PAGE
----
MANCHESTER JUNE 26 – AN ARTIFICIAL INTELLIGENCE algorithm which can identify future hip fracture patients is being used by hospitals to provide better care and reduce NHS costs.
The program looks through thousands of existing CT scans already held by NHS Trusts, quickly identifies vertebral fragility fractures (VFFs) and returns the scan to the hospital with the fractures clearly ’flagged up’ for further investigation. In doing so, it also frees up valuable time for specialist doctors to use their expertise and skills where they are needed most.
Funded by the National Institute for Health Research Invention for Innovation programme, the process has been developed by the University of Manchester and Central Manchester Hospitals NHS Foundation Trust, in collaboration with Optasia Medical Ltd with input from the Royal Osteoporosis Society.
Fractures due to osteoporosis affect half of all women and 1 in 5 men aged over 50. By 2025, treatment of fractures is estimated to cost the UK over £5.5 billion1.
“Vertebral fractures are the most common osteoporotic fracture and are the most predictive of subsequent hip fractures. The cost to both the patient and the NHS of further fractures can be avoided if we design systems that are alert to a patient’s first vertebral fracture”, says Richard Evans, Chief Executive Officer, Society of Radiographers.
According to the Royal Osteoporosis Society more than 55% of hip fracture patients have evidence of a prior vertebral fracture. The average cost of a hip fracture to an NHS hospital was found in a 2015 study2to be £16,302 in the first two years.
Using the new technology, Optasia Medical has already carried out two successful pilots in collaboration with Nottingham University Hospitals NHS Trust and Bradford Teaching Hospitals NHS Trust, referring a total of 1,432 previously undiagnosed patients for further assessment and treatment.
“This is how AI delivers real world benefits to both patients and healthcare budgets”, said Optasia Medical’s Chief Executive Shawn Luetchens.
“The fractures are found in existing CT scans which have been commissioned for another investigation but happen to image the spine, so there are no new imaging costs which helps hospitals make the most of NHS resources.
“Once the algorithm has done the spadework by finding the fractures and flagging them up, the results are verified by a consultant radiologist before being returned to the hospital.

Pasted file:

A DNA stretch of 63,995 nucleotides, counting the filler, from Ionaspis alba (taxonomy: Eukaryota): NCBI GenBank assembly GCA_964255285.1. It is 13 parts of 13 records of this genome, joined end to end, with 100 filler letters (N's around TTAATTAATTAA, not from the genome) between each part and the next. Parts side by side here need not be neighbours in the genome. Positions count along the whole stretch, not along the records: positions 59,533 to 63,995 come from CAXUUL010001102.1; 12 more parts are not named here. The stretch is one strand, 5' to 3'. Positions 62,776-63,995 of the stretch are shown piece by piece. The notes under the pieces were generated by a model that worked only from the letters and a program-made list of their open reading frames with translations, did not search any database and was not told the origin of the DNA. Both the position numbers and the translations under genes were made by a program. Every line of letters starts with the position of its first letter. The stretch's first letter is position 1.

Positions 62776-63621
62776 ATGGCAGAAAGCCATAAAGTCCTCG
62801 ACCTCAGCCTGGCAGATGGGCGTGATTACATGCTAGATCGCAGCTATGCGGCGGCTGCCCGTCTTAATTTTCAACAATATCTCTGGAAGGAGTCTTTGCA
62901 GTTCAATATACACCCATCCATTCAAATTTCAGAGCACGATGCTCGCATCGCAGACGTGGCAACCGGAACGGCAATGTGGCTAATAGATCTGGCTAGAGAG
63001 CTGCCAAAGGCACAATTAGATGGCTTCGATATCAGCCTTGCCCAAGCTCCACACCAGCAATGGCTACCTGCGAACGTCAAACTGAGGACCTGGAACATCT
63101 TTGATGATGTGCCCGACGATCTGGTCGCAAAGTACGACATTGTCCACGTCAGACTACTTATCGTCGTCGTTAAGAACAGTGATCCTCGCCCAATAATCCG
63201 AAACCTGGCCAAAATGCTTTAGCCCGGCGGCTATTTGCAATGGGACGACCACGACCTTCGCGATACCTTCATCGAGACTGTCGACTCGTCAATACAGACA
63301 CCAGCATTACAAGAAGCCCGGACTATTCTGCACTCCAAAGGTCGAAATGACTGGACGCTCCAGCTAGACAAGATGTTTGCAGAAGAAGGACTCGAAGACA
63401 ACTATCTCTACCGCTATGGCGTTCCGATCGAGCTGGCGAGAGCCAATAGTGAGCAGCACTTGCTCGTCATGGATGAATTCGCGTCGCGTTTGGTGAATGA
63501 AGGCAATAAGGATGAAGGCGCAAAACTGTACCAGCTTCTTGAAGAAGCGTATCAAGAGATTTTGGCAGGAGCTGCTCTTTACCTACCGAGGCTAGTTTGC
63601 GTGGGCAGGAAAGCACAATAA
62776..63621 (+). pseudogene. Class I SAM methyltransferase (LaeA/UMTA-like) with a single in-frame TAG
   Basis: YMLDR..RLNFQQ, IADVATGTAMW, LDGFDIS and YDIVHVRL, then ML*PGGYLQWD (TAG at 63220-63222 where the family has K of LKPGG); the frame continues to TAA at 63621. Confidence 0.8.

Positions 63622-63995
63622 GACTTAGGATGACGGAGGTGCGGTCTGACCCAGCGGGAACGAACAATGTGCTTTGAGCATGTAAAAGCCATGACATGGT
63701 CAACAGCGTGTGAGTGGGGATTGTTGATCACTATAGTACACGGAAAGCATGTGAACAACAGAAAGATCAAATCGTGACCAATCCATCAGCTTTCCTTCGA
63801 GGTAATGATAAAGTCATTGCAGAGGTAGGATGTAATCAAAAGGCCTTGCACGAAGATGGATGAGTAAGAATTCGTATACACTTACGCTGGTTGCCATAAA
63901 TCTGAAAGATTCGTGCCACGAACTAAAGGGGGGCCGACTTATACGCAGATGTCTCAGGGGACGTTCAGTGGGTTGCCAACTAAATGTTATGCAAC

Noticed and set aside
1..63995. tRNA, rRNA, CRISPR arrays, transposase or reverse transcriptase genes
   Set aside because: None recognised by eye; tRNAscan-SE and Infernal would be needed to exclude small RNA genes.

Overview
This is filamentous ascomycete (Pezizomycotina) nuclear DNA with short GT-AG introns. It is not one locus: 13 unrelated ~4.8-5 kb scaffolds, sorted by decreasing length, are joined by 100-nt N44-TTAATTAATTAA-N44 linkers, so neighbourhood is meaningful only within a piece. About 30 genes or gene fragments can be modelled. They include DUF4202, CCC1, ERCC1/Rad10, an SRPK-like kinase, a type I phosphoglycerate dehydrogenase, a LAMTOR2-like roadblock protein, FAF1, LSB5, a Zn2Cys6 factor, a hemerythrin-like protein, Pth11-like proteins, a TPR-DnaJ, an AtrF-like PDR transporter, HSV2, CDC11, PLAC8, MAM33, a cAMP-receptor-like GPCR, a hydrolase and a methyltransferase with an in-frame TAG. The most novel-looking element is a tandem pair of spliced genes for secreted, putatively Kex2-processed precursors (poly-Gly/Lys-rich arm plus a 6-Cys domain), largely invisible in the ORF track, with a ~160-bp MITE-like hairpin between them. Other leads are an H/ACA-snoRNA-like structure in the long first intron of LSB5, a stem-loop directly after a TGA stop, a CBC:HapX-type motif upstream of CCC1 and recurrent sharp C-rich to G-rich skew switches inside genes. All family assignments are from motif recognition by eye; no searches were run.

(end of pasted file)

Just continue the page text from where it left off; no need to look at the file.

“This is a very efficient use of a consultant radiologist’s expertise at a time when the UK has a shortage of them3”.
Once at-risk osteoporosis patients have been identified they can be placed on a drug regime and given lifestyle assistance both of which help to strengthen bone density.
“Patients have the opportunity to lead a healthier, more protected and active life. And over the course of a few years, hospitals will start to see a big reduction in the number of elderly patients coming back into hospital with costly hip fractures”, said Mr Luetchens: “So far we have processed just a few patients from two hospitals and we are already looking at potential surgical cost savings to the NHS of more than £10 million”.
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- Osteoporosis in the European Union: a compendium of country-specific reports. Arch Osteoporos. 2013; 8(1-2): 137 (https://www.ncbi.nlm.nih.gov/pmc/articles/PMC3880492/)
- NHS hospital costs after hip fracture were found in a 2015 study by researchers from the University of Oxford and the MRC Lifecourse Epidemiology Unit in Southampton to be an average of £16, 302 in the first two years following the incident.
- The Royal College of Radiologists say that the vacancy rate for consultant posts has increased from 9% to 10% in two years.
NOTES FOR EDITORS
Artificial Intelligence applications for radiology and other healthcare technologies are being developed at pace around the world.
The project in Manchester is one of the first in the UK to deliver an application with real-world benefits that can be accessed by hospitals to provide more effective care for patients and reduce costs.
Optasias’s pilot programmes with the NHS have already produced results – in Nottingham, some 860 patients with previously unidentified vertebral fragility fractures have now been referred to the hospital’s Fracture Liaison Service. In Bradford, 572 patients were referred.
Examples of other AI research relating to radiology and other disciplines include:
An artificial intelligence (AI) algorithm can sharply decrease the number of mammograms that require interpretation by radiologists — without affecting diagnostic accuracy, according to research published online May 30 in the Journal of the American College of Radiology.
An AI algorithm to help radiologists in the time-consuming task of grading spinal stenosis on MRI scans is under way in the United States.
The Lancet recently published research showing that AI algorithms can be used to prescreen head CT scans to urgently detect intercranial haemorrhage and cranial fracture.